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It is Monday.
weather: Snow received with rain around noon, then just rain. Highs near 40.
Optional side parking: In effect till Friday (Purim).
On Sunday, Gov. Andrew M. Kyomo announced that the statewide daily rate of positive coronavirus test results – a key measure of the severity of the epidemic – was 2.99 percent. For the first time since November, the rate had fallen below 3 percent.
But Mr. Cuomo’s announcement also included an even more disturbing update: a Nassau County man confirmed to be the first resident of New York to become infected with a more contagious version of the coronavirus emerging in South Africa .
Taken together, the two updates captured the state of the epidemic in New York. Even with lower rates of hospitalization and positivity, officials are struggling to vaccinate people before the new variants, which can resist vaccines, and compared to older versions of the virus Can spread rapidly.
“We are in a race right now – between our ability to vaccinate and these variants that are actively trying to spread – and we will only win that race if we stay smart and disciplined,” Mr Kumo said.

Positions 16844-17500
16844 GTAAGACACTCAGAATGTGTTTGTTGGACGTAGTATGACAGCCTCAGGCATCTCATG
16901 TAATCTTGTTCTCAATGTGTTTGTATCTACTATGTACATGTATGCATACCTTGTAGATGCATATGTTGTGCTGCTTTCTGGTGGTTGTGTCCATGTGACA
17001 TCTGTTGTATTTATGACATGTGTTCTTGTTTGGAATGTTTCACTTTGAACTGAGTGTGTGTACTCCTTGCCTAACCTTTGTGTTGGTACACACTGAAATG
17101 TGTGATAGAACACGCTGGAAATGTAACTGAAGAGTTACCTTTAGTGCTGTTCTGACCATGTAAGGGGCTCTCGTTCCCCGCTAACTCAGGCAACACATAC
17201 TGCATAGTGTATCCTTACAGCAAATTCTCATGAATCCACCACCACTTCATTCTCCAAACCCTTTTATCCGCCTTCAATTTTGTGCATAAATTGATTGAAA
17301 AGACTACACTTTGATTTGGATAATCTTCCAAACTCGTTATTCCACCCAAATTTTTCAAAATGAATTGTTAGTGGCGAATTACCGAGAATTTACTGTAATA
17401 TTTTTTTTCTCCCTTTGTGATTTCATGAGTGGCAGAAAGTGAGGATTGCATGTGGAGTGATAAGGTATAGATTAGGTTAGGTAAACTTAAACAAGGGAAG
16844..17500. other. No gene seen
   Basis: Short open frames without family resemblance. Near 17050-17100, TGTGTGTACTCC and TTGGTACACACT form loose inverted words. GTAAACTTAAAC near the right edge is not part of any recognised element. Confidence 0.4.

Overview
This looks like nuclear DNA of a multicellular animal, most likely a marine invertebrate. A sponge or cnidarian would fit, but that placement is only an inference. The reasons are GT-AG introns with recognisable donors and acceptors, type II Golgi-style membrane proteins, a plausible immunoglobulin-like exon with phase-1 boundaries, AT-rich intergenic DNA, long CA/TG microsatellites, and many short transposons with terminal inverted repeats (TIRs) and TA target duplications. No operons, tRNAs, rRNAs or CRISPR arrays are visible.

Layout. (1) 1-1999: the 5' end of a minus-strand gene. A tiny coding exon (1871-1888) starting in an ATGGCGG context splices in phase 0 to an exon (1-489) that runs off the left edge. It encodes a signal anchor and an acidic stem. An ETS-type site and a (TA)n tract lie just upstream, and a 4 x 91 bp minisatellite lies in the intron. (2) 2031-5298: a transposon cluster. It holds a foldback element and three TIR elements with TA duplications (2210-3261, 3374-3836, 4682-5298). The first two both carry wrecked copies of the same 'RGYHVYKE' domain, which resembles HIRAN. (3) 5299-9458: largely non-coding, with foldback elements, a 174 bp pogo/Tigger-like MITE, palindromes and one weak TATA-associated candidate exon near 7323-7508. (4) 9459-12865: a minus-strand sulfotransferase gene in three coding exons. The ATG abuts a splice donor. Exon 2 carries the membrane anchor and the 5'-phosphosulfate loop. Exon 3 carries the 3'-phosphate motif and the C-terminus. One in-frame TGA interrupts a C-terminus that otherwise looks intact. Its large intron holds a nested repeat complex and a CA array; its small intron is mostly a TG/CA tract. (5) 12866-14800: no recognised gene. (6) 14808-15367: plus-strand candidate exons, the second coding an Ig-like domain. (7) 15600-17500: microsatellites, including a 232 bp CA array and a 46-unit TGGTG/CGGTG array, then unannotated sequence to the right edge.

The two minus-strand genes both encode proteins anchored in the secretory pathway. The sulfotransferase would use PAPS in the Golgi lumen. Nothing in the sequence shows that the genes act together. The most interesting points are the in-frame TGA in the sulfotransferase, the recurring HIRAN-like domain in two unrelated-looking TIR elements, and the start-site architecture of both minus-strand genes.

[The South Africa variant may be able to overcome the natural immunity of those previously infected.]
Overall, the epidemic appears spontaneous in New York. Statewide hospitals climbed to over 9,200 in mid-January, reducing the number to 5,764 on Sunday.
The 2.99 percent daily positivity rate was less than half in early January, when the number climbed above 8 percent.
In New York City, there were several days in January when the city saw more than 280 new daily hospitals, and when the average positivity rate for seven days exceeded 9 percent. Those Number on sunday Mayor Bill de Blasio said there were 234 hospitals and an average of 7.31 percent.
However, the dose speed is still sluggish, as the dose supply is limited. According to state statistics, despite New York having more than 10 million people, only 1.3 million people were vaccinated.
And recent bad weather has delayed the shipment of new doses, slowing the rollout.
From the times
Can Andrew Cuomo’s ‘bullying’ style still work in politics?
Trump, Mayer Says, Despite Central Park’s Ice Rink’s Remain Open
- Here’s how the toll from COVID-19 compares with other causes of death in the US
- Fauci says that antiviral drugs will be prominent in the next phase of the fight against COVID.
- Upon entering the uninhabited region, the US counts 500,000 COVID-related deaths.
Bagel orders and vaccine appointments: 5 pillows from the mayor’s race
On ‘SNL’, fictional Britney Spears apologizes to Cruise, Cuomo and Carano
Hosted today by Andrew Ross Sorkin: New York State Attorney General Letitia James spoke to Donald Trump, Facebook, and the battle to shape national policy from the power of states.
Want more news? See our full coverage.
Mini Crossword: Here is today’s puzzle.
What we are studying
It’s been a month February eighth – Snow on recordAccording to the National Weather Service. [Gothamist]
Police are looking for a woman they say Stabbed a person multiple times from behind In the metro train at Penn Station. [Daily News]